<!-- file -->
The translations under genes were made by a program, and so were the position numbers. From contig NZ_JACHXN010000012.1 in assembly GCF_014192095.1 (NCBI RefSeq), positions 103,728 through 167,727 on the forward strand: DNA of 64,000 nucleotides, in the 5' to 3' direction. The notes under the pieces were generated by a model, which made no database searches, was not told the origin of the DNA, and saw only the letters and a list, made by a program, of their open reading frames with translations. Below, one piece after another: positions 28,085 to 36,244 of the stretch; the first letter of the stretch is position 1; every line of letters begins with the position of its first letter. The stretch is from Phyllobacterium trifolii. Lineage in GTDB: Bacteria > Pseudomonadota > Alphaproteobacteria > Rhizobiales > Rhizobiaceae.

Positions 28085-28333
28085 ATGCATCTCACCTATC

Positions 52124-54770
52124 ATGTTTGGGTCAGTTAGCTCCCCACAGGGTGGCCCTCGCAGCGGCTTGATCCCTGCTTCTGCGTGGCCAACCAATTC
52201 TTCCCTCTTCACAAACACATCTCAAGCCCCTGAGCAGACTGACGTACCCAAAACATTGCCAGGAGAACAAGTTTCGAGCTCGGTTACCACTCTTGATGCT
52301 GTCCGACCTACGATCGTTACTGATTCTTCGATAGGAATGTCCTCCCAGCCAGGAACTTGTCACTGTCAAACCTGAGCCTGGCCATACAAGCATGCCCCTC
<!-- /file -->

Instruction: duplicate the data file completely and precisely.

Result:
The translations under genes were made by a program, and so were the position numbers. From contig NZ_JACHXN010000012.1 in assembly GCF_014192095.1 (NCBI RefSeq), positions 103,728 through 167,727 on the forward strand: DNA of 64,000 nucleotides, in the 5' to 3' direction. The notes under the pieces were generated by a model, which made no database searches, was not told the origin of the DNA, and saw only the letters and a list, made by a program, of their open reading frames with translations. Below, one piece after another: positions 28,085 to 36,244 of the stretch; the first letter of the stretch is position 1; every line of letters begins with the position of its first letter. The stretch is from Phyllobacterium trifolii. Lineage in GTDB: Bacteria > Pseudomonadota > Alphaproteobacteria > Rhizobiales > Rhizobiaceae.

Positions 28085-28333
28085 ATGCATCTCACCTATC

Positions 52124-54770
52124 ATGTTTGGGTCAGTTAGCTCCCCACAGGGTGGCCCTCGCAGCGGCTTGATCCCTGCTTCTGCGTGGCCAACCAATTC
52201 TTCCCTCTTCACAAACACATCTCAAGCCCCTGAGCAGACTGACGTACCCAAAACATTGCCAGGAGAACAAGTTTCGAGCTCGGTTACCACTCTTGATGCT
52301 GTCCGACCTACGATCGTTACTGATTCTTCGATAGGAATGTCCTCCCAGCCAGGAACTTGTCACTGTCAAACCTGAGCCTGGCCATACAAGCATGCCCCTC